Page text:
(2 of 2)
In the end, of course, there is no one in Medium Raw that Bourdain is as unsparing with as himself, and that is the book's redemption, what sets it apart from the mindless cheers-and-jeers cacophony of so much food writing. In a searingly revealing final chapter, the cynical but essentially guileless chef breaks down the reason for his anger: once being a working chef with no health plan, no hopes and a bad marriage. In the present, he is angry at the abuse of food and cooking by TV food stars, those stars' frauds and follies and himself for being part of the circus. He's still mad; that's where his energy and eloquence come from. It's the best part of who he is. Happily, that anger is still white and pure after all these years; it burns away all the impurities of the food-media fog that is now his habitat. Stay angry, Tony: you're the conscience of the culinary world. We need you now more than ever.
And now, a few words with Bourdain:
One of the cool things about the book is how it reflects your moral universe, à la the heroes and villains part. Alice Waters is a well-meaning hypocrite, Sandra Lee a sexual predator, Fergus Henderson and David Chang heroes of gastronomy. Why do you have such a Manichean view of the world?
I admit I have a somewhat apocalyptic worldview. It comes from the years in the kitchen, maybe where the waiter during the heat of service is either your best friend ever or the worst, most miserable, evil son of a b____ in the history of the world, at least until the shift is over and you have beers together at the bar. I am passionate in my dislikes as well as my likes. I have an acute maybe overacute sense of injustice and the absurd. Maybe it goes back to too-early exposure to the works of Stanley Kubrick. Or maybe it's the Nixon re-election. I never got over that. Or maybe it's like a gland thing.
You talk in the book about how you're going to sell out, but for some reason you still haven't. Why not? What are you waiting for?
What did Molière say about writing being like prostitution? "First you do it for fun. Then you do it for a few friends. Finally you do it for money." I've done "product integrations" for the show. In this brave new world of TiVo and DVR, no one watches television as scheduled. They fast-forward through the commercials, they delete them, they download [shows] commercial-free. Advertisers-sponsors aren't stupid. They know that increasingly, the only way to get their product seen is in the body of the show. Once I agreed to do that, for the cause, for the budget, for whatever, I pretty much lost my cherry. As I said in the book, it's vanity that precludes me from doing actual ads. So far. Not integrity. That surely will change. I think it was the Keith Richards ad for Vuitton. I thought, Jesus! If he's not too cool to do it, what's my problem?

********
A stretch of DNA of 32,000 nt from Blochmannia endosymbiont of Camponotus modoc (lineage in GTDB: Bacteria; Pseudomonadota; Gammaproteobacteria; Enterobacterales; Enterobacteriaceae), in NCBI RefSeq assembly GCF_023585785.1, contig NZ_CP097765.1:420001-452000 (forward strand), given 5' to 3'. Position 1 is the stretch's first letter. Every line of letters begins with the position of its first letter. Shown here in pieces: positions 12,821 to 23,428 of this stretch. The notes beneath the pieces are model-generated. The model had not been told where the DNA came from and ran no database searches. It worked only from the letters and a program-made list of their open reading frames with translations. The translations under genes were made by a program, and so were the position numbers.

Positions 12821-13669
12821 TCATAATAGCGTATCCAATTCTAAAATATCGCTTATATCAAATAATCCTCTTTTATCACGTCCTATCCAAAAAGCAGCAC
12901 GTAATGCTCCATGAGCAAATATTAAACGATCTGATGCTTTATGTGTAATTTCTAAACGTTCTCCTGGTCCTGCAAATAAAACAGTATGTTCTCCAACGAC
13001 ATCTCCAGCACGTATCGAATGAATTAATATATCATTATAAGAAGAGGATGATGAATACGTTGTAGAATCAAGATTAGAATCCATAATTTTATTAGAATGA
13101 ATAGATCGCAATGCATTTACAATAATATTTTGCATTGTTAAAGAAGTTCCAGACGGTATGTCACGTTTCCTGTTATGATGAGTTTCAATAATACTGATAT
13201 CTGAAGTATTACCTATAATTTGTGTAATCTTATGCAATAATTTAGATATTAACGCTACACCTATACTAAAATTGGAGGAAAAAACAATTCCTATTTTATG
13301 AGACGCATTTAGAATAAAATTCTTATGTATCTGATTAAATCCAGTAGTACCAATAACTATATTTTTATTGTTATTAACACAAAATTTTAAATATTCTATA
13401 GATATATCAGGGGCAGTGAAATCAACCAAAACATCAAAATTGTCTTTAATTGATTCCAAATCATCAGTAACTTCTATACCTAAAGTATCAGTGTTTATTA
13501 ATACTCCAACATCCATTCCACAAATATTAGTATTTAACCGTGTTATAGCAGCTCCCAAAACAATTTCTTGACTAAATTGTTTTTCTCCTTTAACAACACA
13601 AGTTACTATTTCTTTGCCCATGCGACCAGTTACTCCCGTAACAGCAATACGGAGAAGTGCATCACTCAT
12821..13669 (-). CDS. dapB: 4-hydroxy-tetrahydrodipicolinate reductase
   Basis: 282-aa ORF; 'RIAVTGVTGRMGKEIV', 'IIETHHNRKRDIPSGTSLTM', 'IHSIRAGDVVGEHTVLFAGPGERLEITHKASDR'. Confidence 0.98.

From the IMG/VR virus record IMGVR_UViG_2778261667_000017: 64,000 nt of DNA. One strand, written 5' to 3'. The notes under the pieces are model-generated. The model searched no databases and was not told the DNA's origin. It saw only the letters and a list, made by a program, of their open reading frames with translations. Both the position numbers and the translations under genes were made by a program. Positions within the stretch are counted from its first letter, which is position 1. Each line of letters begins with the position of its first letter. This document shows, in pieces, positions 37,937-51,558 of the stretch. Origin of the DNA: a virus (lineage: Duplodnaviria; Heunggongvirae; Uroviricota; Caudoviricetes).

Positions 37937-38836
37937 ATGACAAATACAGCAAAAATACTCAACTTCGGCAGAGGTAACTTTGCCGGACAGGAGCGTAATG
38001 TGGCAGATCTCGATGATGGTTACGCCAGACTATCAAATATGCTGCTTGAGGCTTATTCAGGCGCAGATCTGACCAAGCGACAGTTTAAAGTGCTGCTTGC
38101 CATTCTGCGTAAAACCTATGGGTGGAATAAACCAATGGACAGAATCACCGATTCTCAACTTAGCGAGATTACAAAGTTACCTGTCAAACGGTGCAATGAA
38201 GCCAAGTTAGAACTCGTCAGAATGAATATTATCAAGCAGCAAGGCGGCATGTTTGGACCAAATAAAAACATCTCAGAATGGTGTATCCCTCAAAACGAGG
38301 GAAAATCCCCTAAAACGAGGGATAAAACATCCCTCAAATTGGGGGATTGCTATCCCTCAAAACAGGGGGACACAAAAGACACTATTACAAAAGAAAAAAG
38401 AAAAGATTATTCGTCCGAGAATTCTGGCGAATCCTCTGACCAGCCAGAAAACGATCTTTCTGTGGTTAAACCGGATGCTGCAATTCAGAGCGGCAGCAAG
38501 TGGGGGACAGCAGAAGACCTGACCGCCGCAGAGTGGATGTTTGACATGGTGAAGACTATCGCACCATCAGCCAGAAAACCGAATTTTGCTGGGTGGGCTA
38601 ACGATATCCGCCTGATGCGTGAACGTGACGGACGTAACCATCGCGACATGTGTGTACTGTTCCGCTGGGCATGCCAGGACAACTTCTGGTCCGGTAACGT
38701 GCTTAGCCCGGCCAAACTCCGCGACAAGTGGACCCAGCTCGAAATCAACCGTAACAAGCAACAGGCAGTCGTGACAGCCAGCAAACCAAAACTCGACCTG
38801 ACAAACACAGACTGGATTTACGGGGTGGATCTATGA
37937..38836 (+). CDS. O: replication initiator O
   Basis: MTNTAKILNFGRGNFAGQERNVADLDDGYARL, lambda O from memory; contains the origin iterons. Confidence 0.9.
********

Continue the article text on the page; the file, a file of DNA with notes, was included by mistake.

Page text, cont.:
What are you doing with Eric Ripert in Paris?
Making an episode of No Reservations. It's pretty amazing what's going on here. The word revolution is not entirely inappropriate. The other day I watched Eric having to actually defend himself for running a great, three-star restaurant. Incredible food from really creative young chefs for cheap. Like, really cheap. And everywhere we go, whatever new chefs we meet, rogue artisan types serving Michelin-quality food in tiny little bistros, they speak the name of He Who They Have All Heard Of or already know and admire: "Chang ... Chang ... Chang." This should be a pretty amazingly food-centric episode. We're eating some good stuff. And I got to do the little sailboat thing in the fountain at the Tuileries like my father did with me when I was a kid. That was cool.
Now that you are traveling in the U.S. for speaking gigs, are there any chain restaurants you'll eat in?
I do everything I can to avoid eating at chain restaurants. But if it's 5 in the morning in a Midwestern airport and I'm coming off a late-night gig having had nothing to eat and I'm starving or desperate for coffee and some filler, I have been known to slink, shamefacedly, into a Chili's or Mickey D's. I've gotten pretty good at familiarizing myself with decent airport food around the world and planning around it. On the other hand, when in L.A., I always, always load up with In-N-Out Burger on the way from LAX to the hotel. Love that stuff.
Josh Ozersky is a James Beard Awardwinning food writer and the author of The Hamburger: A History. His food video site, Ozersky.TV, is updated daily. He is currently at work on a biography of Colonel Sanders.